Air Force Career of Neill Currie
The Air Force Career of Flying Officer Neill Edward Currie (service number J25296) began when he enlisted in the Royal Canadian Air Force (RCAF) on 20 February 1942 in Winnipeg, Manitoba, Canada. He completed a distinguished tour of duty overseas in 1944. He also trained pilots from September 1947 to January 1949.
In 1945, he and two of his six crewmates (Jim Vipond and Cuthbert Rae) were awarded the Distinguished Flying Cross (DCF), which only about 10% of men in his 1300-man squadron received. Across the entire RCAF, only about 1% of men received the DCF.
His only combat tour was from June to October 1944, during which time he flew 33 sorties, bombing various targets in France and Germany with the other six members of crew 103 of squadron 434 of group 6 of the RCAF; such a tour of duty had a survival chance of 37.86% based on squadron 434's total plane loss rate.
Currie enlisted in Winnipeg, 20 February 1942. He undoubtedly began with basic training at a Manning Depot. After four or five weeks, evidently his instructors felt he was an appropriate candidate for the aircrew stream. His brothers Jack and Clyde were instead placed in the groundcrew stream.
Following the normal progression, Currie spent four weeks at Number 2 Initial Training School (ITS) in Regina (graduated 12 September 1942), eight weeks at Number 15 Elementary Flying Training School (EFTS), also in Regina (graduated 4 December 1942), and 16 weeks at Number 12 Service Flying Training School (SFTS), in Brandon, Manitoba (graduated 16 April 1943).
Currie was commissioned April 1943 with service number J25296.
[Neill told me he] was the first graduate of the RCAF to be presented his wings by his mother, my grandmother (Anna Currie). Normally they are presented by the commander. He had graduated with the highest standing ever....after the war he completed his degree at the University of Manitoba and then attended Oxford as a Rhodes Scholar.— Doug Currie, email to Michael Currie, 18 June 2014
At some point during the following 13 months of non-combat duties (unknown), he went overseas, since his first sortie was in June 1944, just after the Normandy landings.
Currie served overseas on a bomber crew in active service from June to October 1944.
Three thousand miles across a hunted ocean they came, wearing on the shoulder of their tunics the treasured name, "Canada," telling the world their origin. Young men and women they were, some still in their teens, fashioned by their Maker to love, not to kill, but proud and earnest in their mission to stand, and if it had to be, to die, for their country and for freedom. One day, when the history of the twentieth century is finally written, it will be recorded that when human society stood at the crossroads and civilization itself was under siege, the Royal Canadian Air Force was there to fill the breach and help give humanity the victory. And all those who had a part in it will have left to posterity a legacy of honour, of courage, and of valour that time can never despoil.— from a speech by Father J.P. Lardie, Chaplain 419, 428 Squadron, at the dedication of the RCAF Memorial at Middleton St. George, 15 June 1985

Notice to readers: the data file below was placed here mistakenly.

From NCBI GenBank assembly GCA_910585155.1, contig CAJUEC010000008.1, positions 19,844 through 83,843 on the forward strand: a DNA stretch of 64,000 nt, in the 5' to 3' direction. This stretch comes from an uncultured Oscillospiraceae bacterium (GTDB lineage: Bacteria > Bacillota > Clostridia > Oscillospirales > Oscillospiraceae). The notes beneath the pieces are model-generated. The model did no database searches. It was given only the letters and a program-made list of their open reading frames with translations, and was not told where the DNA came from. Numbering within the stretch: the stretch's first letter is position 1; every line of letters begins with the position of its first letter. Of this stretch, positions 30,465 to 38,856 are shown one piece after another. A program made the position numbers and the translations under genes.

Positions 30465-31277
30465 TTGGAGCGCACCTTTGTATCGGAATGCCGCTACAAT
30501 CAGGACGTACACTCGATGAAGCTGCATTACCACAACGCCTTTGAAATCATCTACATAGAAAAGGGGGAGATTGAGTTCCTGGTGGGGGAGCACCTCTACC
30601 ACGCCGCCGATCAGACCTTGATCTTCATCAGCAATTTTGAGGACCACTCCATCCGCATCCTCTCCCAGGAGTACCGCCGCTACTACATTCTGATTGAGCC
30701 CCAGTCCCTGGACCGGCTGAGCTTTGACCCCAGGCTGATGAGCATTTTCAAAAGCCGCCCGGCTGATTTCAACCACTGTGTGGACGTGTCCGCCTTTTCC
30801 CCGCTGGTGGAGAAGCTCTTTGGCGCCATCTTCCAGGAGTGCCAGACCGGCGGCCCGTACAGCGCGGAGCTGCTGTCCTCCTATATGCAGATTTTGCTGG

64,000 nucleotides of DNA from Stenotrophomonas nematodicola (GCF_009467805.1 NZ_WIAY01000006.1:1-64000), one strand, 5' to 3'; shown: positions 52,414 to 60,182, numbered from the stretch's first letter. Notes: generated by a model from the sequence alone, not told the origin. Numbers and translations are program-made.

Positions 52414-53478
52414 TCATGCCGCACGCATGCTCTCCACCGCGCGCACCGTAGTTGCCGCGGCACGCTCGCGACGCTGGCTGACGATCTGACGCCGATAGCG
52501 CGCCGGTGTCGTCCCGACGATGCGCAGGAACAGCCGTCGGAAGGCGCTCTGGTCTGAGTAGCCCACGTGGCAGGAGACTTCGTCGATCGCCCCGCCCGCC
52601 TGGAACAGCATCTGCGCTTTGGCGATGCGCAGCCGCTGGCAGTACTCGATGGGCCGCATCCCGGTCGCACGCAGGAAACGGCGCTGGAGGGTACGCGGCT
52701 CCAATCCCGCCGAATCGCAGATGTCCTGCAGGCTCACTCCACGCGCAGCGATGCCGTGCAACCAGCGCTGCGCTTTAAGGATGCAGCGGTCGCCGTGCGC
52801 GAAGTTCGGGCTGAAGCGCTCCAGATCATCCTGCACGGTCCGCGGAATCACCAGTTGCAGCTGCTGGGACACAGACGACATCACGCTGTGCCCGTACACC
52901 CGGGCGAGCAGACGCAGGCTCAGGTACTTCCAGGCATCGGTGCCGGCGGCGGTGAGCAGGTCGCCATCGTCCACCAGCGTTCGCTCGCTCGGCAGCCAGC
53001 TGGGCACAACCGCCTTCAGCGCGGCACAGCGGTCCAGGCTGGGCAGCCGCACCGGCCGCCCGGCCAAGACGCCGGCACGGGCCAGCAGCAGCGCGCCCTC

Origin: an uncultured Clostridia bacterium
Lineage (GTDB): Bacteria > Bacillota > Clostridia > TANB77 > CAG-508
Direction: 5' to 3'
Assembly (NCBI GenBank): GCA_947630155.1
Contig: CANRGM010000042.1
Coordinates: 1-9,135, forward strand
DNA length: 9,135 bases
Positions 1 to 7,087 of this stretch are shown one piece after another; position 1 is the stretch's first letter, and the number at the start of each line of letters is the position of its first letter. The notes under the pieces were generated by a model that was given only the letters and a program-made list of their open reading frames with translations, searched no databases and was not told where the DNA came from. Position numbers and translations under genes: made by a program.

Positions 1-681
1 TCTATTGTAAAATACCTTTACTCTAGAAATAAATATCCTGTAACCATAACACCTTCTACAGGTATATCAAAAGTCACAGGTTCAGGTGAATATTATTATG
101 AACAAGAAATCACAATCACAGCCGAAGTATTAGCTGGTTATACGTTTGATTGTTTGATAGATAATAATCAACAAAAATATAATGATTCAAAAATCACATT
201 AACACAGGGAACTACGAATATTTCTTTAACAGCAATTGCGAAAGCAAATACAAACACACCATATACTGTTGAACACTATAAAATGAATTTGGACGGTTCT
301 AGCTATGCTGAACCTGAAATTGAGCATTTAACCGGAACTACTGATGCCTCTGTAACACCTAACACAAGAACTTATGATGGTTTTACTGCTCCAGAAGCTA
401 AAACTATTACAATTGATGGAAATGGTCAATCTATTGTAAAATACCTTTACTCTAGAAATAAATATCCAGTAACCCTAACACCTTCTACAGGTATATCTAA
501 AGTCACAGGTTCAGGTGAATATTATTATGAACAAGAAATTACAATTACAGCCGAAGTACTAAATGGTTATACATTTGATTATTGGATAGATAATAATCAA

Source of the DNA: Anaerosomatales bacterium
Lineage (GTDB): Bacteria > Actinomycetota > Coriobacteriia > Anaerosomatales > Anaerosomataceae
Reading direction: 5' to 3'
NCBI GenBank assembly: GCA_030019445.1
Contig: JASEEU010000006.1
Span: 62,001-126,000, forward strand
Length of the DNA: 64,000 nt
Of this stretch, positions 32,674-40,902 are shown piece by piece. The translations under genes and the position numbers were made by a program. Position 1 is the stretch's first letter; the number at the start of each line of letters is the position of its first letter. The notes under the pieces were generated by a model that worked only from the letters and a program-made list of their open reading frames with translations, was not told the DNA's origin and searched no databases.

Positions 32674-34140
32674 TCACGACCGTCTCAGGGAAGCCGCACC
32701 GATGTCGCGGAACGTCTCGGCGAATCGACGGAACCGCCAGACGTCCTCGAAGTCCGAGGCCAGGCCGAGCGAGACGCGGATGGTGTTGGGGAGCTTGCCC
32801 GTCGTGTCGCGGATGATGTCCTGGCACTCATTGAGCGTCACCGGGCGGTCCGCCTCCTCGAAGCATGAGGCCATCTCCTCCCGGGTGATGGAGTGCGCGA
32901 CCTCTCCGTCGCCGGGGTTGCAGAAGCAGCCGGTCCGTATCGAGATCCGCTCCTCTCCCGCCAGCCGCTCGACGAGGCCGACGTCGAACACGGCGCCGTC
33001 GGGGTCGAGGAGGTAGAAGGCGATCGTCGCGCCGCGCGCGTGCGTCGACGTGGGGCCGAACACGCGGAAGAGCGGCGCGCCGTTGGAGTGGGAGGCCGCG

He was in crew #103 of Squadron 434 ("Bluenose"), of No.6 Group Bomber Command of the RCAF. They flew 33 sorties from RAF Croft in North East England.
- Yellow = France. Sorties 1-10 (21 June - 23 July 1944)
- Red = France. Sorties 11-18 (25 July - 14 August 1944)
- Blue = Germany. Sorties 19-26 (15 August - 27 September 1944)
- Turquoise = Germany (Ruhr Area). Sorties 27-33 (6 October - 28 October 1944)
I did over the years have a number of conversations with my Uncle Neil [sic] Currie about his involvement in the war. He flew about 35 [it was 33] night bombing missions over Germany [and France and the Netherlands] and returned safely on each occasion, albeit on a couple of flights with numerous [holes in] the plane, having been hit with [flak].— Doug Currie, email to Michael Currie, 18 June 2014
His first combat missions were just days after the successful amphibious Normandy Landings in France, on 6 June 1944. Until mid-August, his crew mostly bombed locations within France.
In August and September, his crew flew missions increasingly in German territory, reflecting the overall advance the allies were making on the ground and the increased air superiority they enjoyed over the European continent.
In October he and his crew participated in the Operation Hurricane, a 24-hour bombing operation in the Ruhr area to demonstrate the Allies' near-total air superiority. His final mission was to Cologne, on 28 October 1944, where he was part of a fleet of 733 aircraft that caused "enormous damage".
[The Lancaster Bomber crews'] contribution to peace in Europe has often gone unsung and has sometimes been denigrated; yet it was a major contribution to that final victory.
For the bomber offensive had opened up a second front of vast complexity over the skies of Germany, long before the allies could gather the resources and build up the overwhelming superiority required for the invasion of Europe.
The blood, sweat, and tears they shed and the dangers and sacrifies they faced to humble the Nazi war machine must never be forgotten."— Air Chief Marshall, Sir Michael Beetham, Chief of the Air Staff, Royal Air Force [sourced from Ted Currie , Muskoka Today, 5-16 May 1995]
Currie was in crew #103 of 178 in Squadron 434. From 21 June to 28 October 1944, crew 103 flew 33 sorties totalling 167 hours and 40 minutes' flight time in Europe. Each sortie averaged five hours in duration.